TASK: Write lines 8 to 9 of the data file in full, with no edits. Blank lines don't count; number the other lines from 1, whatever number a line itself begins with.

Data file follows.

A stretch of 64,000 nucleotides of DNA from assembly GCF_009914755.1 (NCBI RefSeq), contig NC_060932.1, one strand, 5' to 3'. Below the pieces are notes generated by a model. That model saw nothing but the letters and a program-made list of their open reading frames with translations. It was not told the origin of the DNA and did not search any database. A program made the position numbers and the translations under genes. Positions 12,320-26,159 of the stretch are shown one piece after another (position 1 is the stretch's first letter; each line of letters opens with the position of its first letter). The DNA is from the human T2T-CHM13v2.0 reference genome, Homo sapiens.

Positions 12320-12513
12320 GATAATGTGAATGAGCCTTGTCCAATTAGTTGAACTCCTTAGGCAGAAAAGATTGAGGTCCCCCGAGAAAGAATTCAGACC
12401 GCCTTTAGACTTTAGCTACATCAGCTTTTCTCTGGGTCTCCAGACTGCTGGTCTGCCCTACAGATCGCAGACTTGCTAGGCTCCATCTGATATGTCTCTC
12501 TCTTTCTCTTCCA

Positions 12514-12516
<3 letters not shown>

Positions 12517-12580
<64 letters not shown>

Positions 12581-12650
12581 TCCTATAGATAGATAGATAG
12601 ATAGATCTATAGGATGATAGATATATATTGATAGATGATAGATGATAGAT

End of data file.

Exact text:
Positions 12517-12580
<64 letters not shown>